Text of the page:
The Swastika Stone

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Swastika Stone

TRACCE no. 10 – by Gyrus


The Swastika Stone near Ilkley in West Yorkshire (England).
I would like to present some findings and ideas in relation to the so-called Swastika Stone, located on the moors near Ilkley in West Yorkshire, England.


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The stone overlooks the valley of the River Wharfe, and is identical to some of the ‘Camunnian Rose‘ designs in Val Camonica, Italy – nine cup-marks in a cross shape, surrounded by a curved swastika-shaped groove. The Ilkley carving also has an ‘appendage’ off the east arm – a cup surrounded by a curved hook-shaped groove. It is unique on the moor (which is covered in hundreds of cup-and-ring type carvings) although there is an unfinished swastika design (more angular, without cups) on the nearby Badger Stone. My prime concern is with interpretation of the design.

The so-called Swastika Stone, located on the moors near Ilkley in West Yorkshire, England

The so-called Swastika Stone, located on the moors near Ilkley in West Yorkshire, England decorated with swastikas and other solar motifs

One of the lines of cups on the Swastika Stone is less than a degree off magnetic north-south. (1) One naturally looks north from the stone, as it is on a rocky outcrop on the north side of the moor. Was it associated with the Pole Star with which its cups align? Why then does its shape describe a clockwise motion, whereas the stars turn anti-clockwise around the pole?

Perhaps the design relates to the shamanic practice of ascent up the ‘Pillar of the World’ (to use the Lapp term). Numerous Siberian and northern European peoples documented by Mircea Eliade (2) see the Pole Star as the summit of a pole holding up the sky (seen as a tent). Eliade notes similar beliefs about the Pole Star in Ancient Saxon, Scandinavian and Romanian myths. If, then, one imagines the Swastika design to be the base of a Pillar of the World, the implicit motion of the design makes sense. Something that appears to turn anti-clockwise when looking up from the bottom of a pole will, if it slides down the pole and is viewed from above, appear to turn clockwise.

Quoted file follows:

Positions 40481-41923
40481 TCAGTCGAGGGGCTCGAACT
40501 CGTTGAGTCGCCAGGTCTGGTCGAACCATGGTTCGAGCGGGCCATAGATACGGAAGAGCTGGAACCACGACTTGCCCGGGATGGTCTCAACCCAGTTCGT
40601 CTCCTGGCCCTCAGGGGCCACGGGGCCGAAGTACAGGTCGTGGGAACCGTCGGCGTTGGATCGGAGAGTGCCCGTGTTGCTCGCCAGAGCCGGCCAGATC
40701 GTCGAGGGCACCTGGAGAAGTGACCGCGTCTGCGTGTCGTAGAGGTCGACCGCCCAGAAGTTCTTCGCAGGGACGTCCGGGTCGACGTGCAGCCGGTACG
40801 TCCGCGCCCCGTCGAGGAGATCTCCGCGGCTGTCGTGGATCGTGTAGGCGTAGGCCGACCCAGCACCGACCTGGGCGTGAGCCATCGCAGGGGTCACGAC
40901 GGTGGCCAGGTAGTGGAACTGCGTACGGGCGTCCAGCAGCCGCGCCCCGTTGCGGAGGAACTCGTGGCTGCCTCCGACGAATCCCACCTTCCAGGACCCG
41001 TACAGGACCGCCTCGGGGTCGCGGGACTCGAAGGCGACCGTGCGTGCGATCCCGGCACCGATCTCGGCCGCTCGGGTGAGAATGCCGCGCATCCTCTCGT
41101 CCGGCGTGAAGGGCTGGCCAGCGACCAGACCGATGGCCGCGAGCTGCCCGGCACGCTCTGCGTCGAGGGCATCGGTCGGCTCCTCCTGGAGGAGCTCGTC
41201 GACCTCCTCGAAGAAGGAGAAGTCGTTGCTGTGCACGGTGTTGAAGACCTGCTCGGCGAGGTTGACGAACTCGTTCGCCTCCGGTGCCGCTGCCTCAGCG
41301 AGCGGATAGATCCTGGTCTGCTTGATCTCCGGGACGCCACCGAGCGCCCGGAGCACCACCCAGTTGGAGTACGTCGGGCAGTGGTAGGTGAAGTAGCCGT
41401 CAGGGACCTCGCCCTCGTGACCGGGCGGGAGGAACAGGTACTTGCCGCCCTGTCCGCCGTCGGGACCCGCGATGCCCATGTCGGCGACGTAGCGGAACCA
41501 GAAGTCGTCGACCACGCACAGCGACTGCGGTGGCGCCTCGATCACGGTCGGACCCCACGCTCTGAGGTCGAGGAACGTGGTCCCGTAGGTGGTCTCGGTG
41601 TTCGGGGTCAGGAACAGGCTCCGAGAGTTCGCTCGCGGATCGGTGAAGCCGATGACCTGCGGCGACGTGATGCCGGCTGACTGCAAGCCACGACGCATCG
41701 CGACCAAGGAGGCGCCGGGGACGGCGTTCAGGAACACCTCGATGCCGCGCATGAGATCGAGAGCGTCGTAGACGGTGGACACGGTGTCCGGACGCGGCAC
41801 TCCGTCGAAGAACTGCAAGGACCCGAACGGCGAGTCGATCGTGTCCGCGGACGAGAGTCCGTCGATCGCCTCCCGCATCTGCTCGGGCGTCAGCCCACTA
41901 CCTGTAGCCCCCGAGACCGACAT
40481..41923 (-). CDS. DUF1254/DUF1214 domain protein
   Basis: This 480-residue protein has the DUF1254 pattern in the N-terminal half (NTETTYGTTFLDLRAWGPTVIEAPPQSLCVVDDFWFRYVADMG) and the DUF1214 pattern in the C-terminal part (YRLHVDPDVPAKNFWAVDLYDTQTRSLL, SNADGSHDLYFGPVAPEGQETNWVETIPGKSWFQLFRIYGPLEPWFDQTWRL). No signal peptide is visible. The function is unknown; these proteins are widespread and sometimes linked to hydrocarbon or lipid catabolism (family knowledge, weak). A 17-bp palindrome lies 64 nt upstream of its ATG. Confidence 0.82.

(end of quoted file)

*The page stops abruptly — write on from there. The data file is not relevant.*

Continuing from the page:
The Swastika may map the turning sky down onto the ground, forming the bond between 'levels' that is so central to shamanic cosmology.

Also, the ‘appendage’ cup, in relation to the central cup, would have only been a couple of degrees off the summer solstice sunrise during the period 2000BCE – 100CE (covering most of the likely times at which the glyph was carved. The ‘hook’ groove, if imagined to turn with the swastika, would ‘haul’ the cup-sun across the sky. This seems to strengthen the swastika-sky connection.

(I should note that I do not support the idea that cup-and-ring patterns are maps of stellar constellations. Perhaps some involved rudimentary attempts at this, but no one has found accurate correspondences in any existing patterns. They seem to me to be more generally concerned with access points to alternate realities).